Can Experiencing Infidelity Make A Relationship Stronger?

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In a recent interview with The New York Times, Jay Z opened up about his relationship with Beyoncé, and said that collaborating on her album Lemonade was crucial to their growth as a couple — so crucial, in fact, that it may have stopped them from getting a divorce.
If you're familiar with Lemonade, you know that much of its content revolves around infidelity and cheating, which Jay Z addressed: "The best place is right in the middle of the pain," he told the Times. "And that's where we were sitting. And it was uncomfortable. And we had a lot of conversations."
He went on to cite that 50% of marriages end in divorce, he thinks because most people choose to walk away from the relationship. (To be fair, the divorce rate is actually not quite as simple as that misleading and oft-cited stat.) "'Cause most people can’t see themselves," he said. "The hardest thing is seeing pain on someone’s face that you caused, and then have to deal with yourself." While we can't all have Beyoncé as a partner, or have award-winning albums to work on to process our difficulties at home, this does bring up an interesting question: Can experiencing and coping with infidelity make a relationship stronger?
In her book The State of Affairs, couples' therapist Esther Perel explores all the reasons why people tend to cheat, and what happens to relationships after infidelity. One key aspect of cheating is that "it’s about the power of transgression, and doing things that make us feel free and alive, and how that is not often what our marriages are about," Perel told Refinery29 in October. In other words, people don't always cheat because they're seeking something that they aren't getting from their partners. Often, it's done to reconnect with a part of themselves that was lost.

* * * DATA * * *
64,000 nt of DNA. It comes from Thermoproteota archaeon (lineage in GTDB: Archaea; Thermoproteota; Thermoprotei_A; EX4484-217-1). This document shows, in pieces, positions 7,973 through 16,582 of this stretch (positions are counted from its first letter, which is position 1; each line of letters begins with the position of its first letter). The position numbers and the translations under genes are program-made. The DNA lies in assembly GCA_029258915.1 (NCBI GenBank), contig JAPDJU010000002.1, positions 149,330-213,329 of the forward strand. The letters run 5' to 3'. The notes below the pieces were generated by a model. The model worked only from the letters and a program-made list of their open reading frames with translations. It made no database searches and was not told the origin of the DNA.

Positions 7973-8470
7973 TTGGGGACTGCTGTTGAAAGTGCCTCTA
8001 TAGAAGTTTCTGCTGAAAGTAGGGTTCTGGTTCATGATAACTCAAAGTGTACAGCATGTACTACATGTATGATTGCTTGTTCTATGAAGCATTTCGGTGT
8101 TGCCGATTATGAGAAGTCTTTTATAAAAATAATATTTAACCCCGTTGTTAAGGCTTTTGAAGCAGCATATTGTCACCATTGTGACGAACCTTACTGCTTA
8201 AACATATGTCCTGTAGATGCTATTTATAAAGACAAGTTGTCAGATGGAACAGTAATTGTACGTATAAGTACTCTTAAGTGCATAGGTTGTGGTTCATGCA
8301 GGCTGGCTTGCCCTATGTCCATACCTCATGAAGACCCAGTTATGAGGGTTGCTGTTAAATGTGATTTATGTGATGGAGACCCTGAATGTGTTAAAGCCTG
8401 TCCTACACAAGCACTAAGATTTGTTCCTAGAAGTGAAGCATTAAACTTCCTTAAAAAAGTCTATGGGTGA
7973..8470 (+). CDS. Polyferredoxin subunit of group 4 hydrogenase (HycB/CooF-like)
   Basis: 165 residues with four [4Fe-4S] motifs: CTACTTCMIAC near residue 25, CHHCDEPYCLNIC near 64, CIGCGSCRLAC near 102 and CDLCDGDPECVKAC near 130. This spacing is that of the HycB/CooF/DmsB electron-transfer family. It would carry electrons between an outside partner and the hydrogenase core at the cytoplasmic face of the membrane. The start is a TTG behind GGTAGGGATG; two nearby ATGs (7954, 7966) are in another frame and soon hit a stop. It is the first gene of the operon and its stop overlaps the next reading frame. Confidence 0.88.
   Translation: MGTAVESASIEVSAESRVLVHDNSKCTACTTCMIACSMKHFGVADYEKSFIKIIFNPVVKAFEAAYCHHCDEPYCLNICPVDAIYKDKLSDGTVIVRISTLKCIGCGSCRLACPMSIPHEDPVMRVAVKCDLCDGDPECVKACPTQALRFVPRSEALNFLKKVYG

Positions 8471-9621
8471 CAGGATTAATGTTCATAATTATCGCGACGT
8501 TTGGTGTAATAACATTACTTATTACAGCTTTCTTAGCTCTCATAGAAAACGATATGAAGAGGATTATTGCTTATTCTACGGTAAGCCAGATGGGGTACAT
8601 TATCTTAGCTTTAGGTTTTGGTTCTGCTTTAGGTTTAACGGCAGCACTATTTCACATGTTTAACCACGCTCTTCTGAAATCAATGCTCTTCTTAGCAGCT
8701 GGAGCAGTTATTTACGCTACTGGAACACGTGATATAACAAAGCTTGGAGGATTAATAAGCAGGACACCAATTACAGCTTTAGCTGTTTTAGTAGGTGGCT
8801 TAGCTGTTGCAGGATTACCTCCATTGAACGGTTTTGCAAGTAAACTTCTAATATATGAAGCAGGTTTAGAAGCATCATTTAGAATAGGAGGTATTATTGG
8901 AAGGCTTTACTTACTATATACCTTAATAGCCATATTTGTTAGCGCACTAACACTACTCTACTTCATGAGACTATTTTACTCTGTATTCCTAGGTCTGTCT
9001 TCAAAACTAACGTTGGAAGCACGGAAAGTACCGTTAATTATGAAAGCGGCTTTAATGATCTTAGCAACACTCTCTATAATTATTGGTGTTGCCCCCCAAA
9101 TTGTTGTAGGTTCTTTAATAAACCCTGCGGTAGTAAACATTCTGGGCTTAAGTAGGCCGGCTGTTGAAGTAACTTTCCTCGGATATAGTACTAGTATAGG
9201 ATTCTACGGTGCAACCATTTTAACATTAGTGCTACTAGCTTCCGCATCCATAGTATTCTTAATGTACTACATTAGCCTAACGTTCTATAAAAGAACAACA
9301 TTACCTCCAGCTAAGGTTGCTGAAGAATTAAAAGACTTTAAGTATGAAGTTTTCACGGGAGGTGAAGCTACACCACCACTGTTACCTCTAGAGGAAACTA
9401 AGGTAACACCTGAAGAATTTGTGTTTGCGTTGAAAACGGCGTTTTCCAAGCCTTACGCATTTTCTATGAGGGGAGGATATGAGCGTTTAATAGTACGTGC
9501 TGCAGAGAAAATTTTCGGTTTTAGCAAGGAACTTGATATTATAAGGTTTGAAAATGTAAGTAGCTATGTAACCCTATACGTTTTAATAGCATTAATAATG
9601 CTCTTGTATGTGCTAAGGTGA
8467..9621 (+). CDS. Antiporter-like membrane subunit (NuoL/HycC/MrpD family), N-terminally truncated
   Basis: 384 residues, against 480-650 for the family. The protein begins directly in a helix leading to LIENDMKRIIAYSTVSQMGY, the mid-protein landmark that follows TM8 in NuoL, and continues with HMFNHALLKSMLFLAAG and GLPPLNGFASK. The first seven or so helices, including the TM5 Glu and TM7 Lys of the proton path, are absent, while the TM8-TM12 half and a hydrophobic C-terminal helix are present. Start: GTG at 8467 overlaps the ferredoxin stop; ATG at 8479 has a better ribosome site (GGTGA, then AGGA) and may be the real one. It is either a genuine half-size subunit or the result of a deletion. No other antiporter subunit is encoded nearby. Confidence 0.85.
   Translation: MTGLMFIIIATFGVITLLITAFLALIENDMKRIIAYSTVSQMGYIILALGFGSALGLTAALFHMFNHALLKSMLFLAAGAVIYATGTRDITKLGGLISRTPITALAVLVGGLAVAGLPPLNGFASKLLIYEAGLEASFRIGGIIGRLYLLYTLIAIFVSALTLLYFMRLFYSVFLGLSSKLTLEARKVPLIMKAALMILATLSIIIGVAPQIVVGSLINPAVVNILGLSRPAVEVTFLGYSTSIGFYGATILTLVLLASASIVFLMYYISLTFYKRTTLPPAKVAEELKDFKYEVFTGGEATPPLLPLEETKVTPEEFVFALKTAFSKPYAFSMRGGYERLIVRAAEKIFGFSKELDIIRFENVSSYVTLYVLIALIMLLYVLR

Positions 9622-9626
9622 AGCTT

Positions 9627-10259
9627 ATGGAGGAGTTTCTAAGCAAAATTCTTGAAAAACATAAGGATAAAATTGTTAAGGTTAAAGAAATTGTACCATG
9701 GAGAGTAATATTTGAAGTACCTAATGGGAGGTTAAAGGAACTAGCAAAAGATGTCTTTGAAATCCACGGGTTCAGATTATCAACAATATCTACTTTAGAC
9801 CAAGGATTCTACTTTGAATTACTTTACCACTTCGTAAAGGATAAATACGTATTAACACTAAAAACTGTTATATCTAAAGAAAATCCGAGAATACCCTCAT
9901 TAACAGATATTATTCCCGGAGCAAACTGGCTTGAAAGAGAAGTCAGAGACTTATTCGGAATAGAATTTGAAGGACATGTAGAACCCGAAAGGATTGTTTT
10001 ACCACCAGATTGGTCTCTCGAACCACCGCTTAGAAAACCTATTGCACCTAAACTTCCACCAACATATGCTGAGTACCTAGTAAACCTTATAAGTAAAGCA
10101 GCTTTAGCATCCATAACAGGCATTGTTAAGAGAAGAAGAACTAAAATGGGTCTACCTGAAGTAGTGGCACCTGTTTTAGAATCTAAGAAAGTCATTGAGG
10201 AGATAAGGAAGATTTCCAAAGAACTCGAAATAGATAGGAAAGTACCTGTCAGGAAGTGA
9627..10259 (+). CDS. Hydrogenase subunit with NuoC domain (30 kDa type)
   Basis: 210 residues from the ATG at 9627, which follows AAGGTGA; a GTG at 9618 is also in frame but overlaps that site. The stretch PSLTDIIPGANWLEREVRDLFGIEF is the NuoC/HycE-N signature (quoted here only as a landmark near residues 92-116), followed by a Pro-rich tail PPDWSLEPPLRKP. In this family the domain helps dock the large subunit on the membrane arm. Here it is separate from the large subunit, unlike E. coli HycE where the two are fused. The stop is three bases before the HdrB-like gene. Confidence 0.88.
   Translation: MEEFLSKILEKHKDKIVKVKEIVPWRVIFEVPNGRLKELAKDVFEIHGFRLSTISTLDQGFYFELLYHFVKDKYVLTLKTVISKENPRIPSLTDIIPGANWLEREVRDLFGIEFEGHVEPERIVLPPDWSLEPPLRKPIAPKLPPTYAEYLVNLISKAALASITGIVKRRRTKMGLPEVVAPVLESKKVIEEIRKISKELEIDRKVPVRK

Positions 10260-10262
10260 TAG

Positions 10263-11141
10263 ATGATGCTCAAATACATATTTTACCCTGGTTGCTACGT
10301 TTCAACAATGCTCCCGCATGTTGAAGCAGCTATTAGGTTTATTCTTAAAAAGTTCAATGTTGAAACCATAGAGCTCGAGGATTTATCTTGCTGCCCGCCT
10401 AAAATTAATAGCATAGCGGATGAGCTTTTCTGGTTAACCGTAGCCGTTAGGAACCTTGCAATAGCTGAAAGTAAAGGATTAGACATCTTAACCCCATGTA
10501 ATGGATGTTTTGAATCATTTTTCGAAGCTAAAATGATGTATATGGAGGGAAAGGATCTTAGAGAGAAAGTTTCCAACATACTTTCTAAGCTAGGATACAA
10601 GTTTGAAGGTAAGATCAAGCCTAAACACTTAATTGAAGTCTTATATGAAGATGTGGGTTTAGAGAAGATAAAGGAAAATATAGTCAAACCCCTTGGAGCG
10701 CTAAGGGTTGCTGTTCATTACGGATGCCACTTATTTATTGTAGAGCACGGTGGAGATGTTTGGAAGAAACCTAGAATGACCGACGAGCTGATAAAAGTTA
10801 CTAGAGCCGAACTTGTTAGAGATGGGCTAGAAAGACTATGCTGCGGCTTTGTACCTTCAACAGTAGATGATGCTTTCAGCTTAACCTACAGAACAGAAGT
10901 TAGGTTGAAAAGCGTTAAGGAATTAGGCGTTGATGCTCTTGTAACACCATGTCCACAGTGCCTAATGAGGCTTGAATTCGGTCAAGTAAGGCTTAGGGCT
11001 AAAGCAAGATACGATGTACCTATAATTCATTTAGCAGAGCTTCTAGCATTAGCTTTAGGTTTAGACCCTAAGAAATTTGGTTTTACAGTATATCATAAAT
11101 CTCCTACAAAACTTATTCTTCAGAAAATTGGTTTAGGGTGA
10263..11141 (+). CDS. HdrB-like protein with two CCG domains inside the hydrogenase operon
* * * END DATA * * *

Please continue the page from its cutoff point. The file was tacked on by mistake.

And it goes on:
According to Perel, many people who end up cheating actually have no intention of divorcing. "The marriage is fine, and they want to preserve it, but there’s something else that they long for," she said. Over the course of a relationship, people may feel curious about the "lost parts" of who they once were when they were single, but they deeply don't want to hurt their partner by leaving. So they cheat.
In the past, marriages served a logistical purpose to bring families together and provide people with financial stability — so infidelity and the resultant breakup would not only be taboo, but also incredibly inconvenient. Perel says that nowadays, with more forgiving divorce laws and economic independence, people can more easily walk away. This also means that finding your life partner has way more weight than ever before, so couples rely on their relationship happiness to keep them together. And therefore they are willing to put in work to preserve it — even after someone has strayed.
As Jay-Z speculated — and Perel confirmed — many people choose to leave relationships after someone has cheated, because facing what happened is too difficult. Every couple is entirely different, as is every case of infidelity. But ultimately, Perel says it can be "enormously relieving" to understand that infidelity isn't always a result of one partner being inadequate. And with that acceptance and some introspection, it's possible to emerge stronger as a couple.
Or, as the upgraded old adage goes, when you are served lemons, you can make Lemonade.

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